The Breakfast Club – Final Analysis

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Picture Credit

Arguably the most iconic movie of all time, The Breakfast Club features five distinct teenagers; The Criminal – John Bender, The Athlete – Andrew Clarke, The Princess – Claire Standish, The Basket Case – Allison Reynolds, and The Brain – Brian Johnson. All from different high school cliques, this ragtag group of kids ended up together in detention one Saturday morning and changed the perspective of us all on what teenagers are truly like.

The movie handles a lot of different stereotypes about different “groups” or “cliques” of high schoolers. The opening scene begins with multiple clips, starting with the front of the school then going to different parts within the school. All while a voice over reads a letter from the teenagers (mainly Brian – who essentially wrote the letter himself). A wall with “Man of the year” and a bunch of pictures of guys in suits on it show right as the voice over goes into explaining how the principal (and possibly all the world) sees these kids – as shown in the next series of images.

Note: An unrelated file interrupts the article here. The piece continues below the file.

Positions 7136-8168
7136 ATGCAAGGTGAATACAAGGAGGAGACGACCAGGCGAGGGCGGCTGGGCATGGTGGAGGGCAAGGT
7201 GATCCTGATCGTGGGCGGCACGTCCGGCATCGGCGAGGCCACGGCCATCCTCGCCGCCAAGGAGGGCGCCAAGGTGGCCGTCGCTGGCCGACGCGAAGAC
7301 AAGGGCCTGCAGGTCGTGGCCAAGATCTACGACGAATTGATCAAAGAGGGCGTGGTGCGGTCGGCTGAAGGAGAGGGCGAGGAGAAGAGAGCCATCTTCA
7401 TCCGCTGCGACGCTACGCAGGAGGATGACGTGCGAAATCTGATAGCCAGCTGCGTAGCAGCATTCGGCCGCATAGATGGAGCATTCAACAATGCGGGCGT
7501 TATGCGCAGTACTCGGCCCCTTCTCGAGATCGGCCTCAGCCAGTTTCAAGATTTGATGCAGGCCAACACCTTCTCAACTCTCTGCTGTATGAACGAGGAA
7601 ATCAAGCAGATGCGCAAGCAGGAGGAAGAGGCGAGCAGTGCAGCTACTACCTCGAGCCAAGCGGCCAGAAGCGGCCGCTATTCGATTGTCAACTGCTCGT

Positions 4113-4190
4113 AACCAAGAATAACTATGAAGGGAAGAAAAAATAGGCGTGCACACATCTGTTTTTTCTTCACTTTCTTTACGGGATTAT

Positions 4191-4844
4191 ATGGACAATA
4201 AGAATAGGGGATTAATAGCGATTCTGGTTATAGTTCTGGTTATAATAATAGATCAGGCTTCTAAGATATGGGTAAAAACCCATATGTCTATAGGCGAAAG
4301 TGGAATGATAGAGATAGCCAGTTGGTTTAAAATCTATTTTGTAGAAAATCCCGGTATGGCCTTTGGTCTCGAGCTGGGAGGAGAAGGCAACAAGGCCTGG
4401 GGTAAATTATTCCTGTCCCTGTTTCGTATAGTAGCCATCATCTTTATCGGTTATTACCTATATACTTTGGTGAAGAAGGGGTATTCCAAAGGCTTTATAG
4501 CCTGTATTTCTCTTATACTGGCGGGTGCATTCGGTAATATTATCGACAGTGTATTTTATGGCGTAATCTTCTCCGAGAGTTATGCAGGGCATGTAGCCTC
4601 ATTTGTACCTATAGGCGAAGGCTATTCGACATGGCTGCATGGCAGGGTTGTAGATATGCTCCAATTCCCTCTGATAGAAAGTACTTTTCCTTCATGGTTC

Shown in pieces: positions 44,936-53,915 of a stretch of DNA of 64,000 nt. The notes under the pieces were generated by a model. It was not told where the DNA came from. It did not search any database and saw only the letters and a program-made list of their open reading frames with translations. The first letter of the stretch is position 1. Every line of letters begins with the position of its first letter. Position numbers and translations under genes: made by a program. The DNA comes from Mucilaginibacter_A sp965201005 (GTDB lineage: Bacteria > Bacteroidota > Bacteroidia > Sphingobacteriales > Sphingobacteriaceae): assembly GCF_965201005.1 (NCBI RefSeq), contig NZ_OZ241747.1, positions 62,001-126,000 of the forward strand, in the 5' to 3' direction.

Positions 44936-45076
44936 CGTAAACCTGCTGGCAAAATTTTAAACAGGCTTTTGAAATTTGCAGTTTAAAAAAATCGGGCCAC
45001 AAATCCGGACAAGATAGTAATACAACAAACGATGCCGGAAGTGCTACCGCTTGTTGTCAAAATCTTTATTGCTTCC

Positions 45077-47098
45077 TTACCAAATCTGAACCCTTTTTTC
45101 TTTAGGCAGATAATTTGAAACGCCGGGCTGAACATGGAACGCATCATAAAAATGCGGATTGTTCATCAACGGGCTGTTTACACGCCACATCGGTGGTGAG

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A computer lab – a brain,


A locker room – an athlete,

A guidance counselor desk – a basket case,


A prom queen poster – a princess,

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And the locker with the noose on it – a criminal.

The mise-en-scene (Looking, 36) of this part of the movie is all about settings/props showing the stereotypes. For example – the locker room captures the essence of Andrew’s stereotype, “the athlete.” There are clothes lying haphazardly all over the floor and bench, shoes not next to their pairs, lockers open, and just an overall “dirty” vibe – as most of us would expect from an “athlete.”

The next part of the opening scene is a clip of each of the teenagers getting out of their cars, going into the school. Each one gives you a little insight to their lives – and sets up more ‘mise-en-scene,’ with more settings and props.